Chasing the King of Hearts: talking points from the English PEN Translated Literature Book Club

August’s Book Club saw some new members and a lively discussion of Chasing the King of Hearts by Hanna Krall, translated from Polish by Philip Boehm. It was chosen by Book Club member Marta Dziurosz, who is the Free Word Centre’s Translator in Residence this year.

This is the first non-fiction title the Book Club has read. Krall’s book is an account of the extraordinary efforts of Izolda Regensberg to rescue her husband Shayek from Auschwitz. Krall, hugely respected in Poland for her many books of reportage, was not the first writer with whom Regensberg attempted to collaborate, but previous efforts had proved unsatisfactory.

The factual nature of the book provided one of the most notable aspects of its narrative: shifting circumstances and the arbitrary nature of Nazi brutality meant that Izolda’s mission required constant improvisation, making the account highly episodic. But it is Izolda’s indefatigable will that gives the book its momentum, her quest distinguishing this from so many other Holocaust narratives.

It is a love story without a happy ending: while the pair were eventually reunited, the marriage did not survive. We see the damage done by the trauma of suppressing all feeling in order to survive, to hold back the sadness, fear and anger, and Izolda’s acknowledgement of Shayek’s bitterness that Izolda could do nothing for his family. It was also noted that while Izolda would think back to those who had assisted her on the way, she had no desire to see them again: they were random elements who happened to help her to survive. At what cost, in such circumstances, can one save oneself?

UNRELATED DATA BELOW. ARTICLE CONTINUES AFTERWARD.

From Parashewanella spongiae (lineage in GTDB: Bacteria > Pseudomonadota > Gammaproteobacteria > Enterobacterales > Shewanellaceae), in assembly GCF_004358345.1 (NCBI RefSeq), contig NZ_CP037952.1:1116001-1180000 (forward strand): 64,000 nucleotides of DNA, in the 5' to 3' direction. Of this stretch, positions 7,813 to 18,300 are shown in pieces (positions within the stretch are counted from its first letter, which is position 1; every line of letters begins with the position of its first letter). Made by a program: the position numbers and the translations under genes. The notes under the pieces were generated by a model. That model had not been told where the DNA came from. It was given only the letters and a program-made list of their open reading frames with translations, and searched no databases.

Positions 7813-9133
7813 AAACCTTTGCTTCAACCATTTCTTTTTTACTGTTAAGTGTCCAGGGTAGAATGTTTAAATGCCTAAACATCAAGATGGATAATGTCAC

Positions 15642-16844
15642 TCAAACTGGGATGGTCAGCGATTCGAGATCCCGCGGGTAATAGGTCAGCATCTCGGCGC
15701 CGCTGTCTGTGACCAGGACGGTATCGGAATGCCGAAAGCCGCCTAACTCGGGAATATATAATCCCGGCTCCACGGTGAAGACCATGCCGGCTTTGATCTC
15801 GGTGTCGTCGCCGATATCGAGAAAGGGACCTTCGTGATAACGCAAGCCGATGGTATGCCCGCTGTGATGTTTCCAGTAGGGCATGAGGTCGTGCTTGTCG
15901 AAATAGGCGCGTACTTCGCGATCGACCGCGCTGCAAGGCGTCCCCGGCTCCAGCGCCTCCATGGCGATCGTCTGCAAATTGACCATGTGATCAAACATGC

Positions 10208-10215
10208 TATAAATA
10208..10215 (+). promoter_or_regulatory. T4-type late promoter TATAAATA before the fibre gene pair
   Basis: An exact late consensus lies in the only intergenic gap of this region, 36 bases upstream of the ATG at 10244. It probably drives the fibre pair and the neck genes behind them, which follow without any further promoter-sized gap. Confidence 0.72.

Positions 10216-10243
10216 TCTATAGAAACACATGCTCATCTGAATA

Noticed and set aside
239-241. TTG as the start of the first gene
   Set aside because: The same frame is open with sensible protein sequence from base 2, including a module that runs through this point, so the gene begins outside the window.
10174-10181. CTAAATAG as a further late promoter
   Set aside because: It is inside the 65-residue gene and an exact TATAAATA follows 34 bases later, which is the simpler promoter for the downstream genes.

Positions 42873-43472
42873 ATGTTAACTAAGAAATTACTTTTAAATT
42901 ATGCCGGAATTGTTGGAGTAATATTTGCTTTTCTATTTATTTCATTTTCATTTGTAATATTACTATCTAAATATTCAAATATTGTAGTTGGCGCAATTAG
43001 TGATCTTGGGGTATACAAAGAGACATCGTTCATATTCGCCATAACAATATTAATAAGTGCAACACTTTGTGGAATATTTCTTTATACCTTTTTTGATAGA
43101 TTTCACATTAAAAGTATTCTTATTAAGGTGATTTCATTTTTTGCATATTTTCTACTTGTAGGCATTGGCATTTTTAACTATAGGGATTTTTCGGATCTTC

There was quite a lot of discussion about the issue of identity. Under the Nazis, being Jewish shifted from being an issue of culture to one of identity. Rituals were no longer comforting but another way to betray one’s Jewishness, just as dress and appearance might do. For Izolda, identity became a disguise and she assumed different characters according to circumstance.

We were struck by Izolda’s discussion of matters with her granddaughter in Israel many years later, particularly by the contrast between Izolda’s impetus to live at all costs and her young relative’s willingness to die for her cause. The passages at the end of the book, where Izolda is in the twilight of her years in Israel, unable to understand the conversations in Hebrew around her, were made all the more poignant by this inverted perspective.

Chasing the King of Hearts proved to be one of the most universally well-received books we’ve discussed so far. While there have of course been many books, both fiction and non-fiction, which have offered portraits of the horrors of the Holocaust, one featuring a female protagonist able to do more than just evade the Nazis is a notable rarity, and very welcome for it.

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